The Joy Will Burn Out The Pain.

I've been sitting at my computer for what feels like a bit too long a time, trying to figure out the best way to explain what has happened to me, and to my mum, in the last few months, that has led us to make the decision to pack up all of our belongings, leave our lives in Montreal, QC (me) & Kingston, ON (my mum), say goodbye to my successful hairdressing business, put my mum's house up for sale, leave our friends and family, and head cross-country to start this new venture, and perhaps new chapter of our lives, on Prince Edward Island.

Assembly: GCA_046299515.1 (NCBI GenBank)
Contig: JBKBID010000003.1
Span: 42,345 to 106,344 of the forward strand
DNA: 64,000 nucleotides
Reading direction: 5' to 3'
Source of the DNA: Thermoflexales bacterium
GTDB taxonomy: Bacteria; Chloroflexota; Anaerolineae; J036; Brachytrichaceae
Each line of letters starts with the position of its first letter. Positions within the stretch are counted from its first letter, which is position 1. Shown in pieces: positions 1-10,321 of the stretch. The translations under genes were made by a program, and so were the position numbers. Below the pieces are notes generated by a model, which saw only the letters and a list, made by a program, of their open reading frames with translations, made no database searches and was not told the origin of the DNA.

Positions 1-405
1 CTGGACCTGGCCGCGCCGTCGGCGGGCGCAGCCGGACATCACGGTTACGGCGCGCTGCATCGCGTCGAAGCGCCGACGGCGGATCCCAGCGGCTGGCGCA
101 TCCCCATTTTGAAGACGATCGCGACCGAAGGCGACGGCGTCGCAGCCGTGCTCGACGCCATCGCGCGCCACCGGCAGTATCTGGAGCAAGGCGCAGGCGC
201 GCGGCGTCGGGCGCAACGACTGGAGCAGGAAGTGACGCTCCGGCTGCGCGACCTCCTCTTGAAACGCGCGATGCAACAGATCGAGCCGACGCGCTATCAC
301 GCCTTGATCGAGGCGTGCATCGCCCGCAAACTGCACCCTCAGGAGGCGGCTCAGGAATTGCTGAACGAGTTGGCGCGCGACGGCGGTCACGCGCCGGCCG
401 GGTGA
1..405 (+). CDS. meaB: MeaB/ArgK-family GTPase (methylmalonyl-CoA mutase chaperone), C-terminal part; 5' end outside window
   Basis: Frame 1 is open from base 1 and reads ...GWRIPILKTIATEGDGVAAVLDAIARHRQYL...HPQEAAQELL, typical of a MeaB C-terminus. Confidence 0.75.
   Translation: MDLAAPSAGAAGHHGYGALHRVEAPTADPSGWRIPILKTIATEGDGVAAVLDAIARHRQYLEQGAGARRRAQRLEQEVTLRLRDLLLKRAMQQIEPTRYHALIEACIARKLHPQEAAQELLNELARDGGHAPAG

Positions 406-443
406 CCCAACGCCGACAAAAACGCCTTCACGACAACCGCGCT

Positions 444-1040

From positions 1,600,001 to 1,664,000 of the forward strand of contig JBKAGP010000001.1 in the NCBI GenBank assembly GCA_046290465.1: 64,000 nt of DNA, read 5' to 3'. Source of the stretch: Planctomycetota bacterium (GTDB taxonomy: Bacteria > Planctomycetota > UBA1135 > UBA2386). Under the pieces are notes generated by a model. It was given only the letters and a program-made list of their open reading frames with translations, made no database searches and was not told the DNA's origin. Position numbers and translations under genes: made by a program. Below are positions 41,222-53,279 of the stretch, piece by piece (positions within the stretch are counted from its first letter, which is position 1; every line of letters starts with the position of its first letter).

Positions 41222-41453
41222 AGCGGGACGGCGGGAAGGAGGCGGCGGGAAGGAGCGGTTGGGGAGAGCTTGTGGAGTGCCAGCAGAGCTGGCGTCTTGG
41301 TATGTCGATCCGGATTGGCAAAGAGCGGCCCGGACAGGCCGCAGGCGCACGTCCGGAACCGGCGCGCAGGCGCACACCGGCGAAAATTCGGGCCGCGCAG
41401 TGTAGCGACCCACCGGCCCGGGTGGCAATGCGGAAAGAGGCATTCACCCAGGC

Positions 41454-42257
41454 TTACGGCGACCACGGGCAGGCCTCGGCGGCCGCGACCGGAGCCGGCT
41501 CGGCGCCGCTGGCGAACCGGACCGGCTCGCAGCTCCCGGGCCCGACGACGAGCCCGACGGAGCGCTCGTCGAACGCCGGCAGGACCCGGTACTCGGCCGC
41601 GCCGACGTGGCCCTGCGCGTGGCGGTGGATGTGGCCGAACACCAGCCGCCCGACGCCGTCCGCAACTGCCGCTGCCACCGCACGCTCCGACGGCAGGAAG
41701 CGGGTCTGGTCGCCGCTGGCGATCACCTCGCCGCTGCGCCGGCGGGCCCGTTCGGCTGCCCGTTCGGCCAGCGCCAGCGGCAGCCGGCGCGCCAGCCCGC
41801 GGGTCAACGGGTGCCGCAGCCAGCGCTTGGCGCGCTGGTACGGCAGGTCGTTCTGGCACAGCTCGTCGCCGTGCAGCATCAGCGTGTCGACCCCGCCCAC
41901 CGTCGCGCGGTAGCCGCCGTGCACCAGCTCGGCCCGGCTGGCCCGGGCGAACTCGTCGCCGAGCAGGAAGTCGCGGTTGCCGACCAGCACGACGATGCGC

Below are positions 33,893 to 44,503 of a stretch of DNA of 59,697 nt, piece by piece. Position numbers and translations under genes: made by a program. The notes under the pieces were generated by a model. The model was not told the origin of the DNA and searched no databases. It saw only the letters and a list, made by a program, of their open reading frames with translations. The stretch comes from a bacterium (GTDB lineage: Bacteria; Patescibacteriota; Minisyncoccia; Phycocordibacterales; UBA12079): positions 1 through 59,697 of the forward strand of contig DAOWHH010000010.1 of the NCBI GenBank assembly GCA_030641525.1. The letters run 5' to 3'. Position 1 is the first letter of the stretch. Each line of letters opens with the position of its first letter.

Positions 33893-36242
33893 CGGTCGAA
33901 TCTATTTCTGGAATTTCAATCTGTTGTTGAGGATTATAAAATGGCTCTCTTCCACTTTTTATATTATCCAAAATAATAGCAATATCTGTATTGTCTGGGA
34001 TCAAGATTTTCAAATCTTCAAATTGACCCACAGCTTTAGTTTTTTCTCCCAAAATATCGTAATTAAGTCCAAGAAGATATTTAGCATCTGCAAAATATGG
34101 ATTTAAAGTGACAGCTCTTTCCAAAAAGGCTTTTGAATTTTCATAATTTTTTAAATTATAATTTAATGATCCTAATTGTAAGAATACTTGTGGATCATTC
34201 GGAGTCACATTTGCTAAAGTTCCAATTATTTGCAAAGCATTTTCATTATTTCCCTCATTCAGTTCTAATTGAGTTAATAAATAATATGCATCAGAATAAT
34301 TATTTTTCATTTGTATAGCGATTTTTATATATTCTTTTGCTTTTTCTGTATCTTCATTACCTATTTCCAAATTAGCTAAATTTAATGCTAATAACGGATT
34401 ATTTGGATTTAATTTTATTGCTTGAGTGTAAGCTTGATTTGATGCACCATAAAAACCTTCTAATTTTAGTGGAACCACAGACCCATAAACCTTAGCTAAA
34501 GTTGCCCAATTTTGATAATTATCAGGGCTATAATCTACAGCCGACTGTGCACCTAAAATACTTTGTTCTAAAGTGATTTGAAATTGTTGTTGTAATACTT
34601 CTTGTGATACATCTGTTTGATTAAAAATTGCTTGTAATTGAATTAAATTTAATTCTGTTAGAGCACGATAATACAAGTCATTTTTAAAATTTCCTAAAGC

I suppose there are a few different reasons for this change. But there's only one real reason. The big reason. The devastating catalyst for all of this. And I suppose if I'm going to be honest in the telling of this story, I have to also tell this part. There's no sense sharing a half-story. It's just the truth of our lives, after all. And the truth of our lives is that, at the end of last summer, the anchor of our tiny but tightly-knit family died very suddenly. And, just like that, my mother lost the love of her life, her partner of 26 years, and I lost my dearly beloved paps. And, just like that, our lives would never be the same again.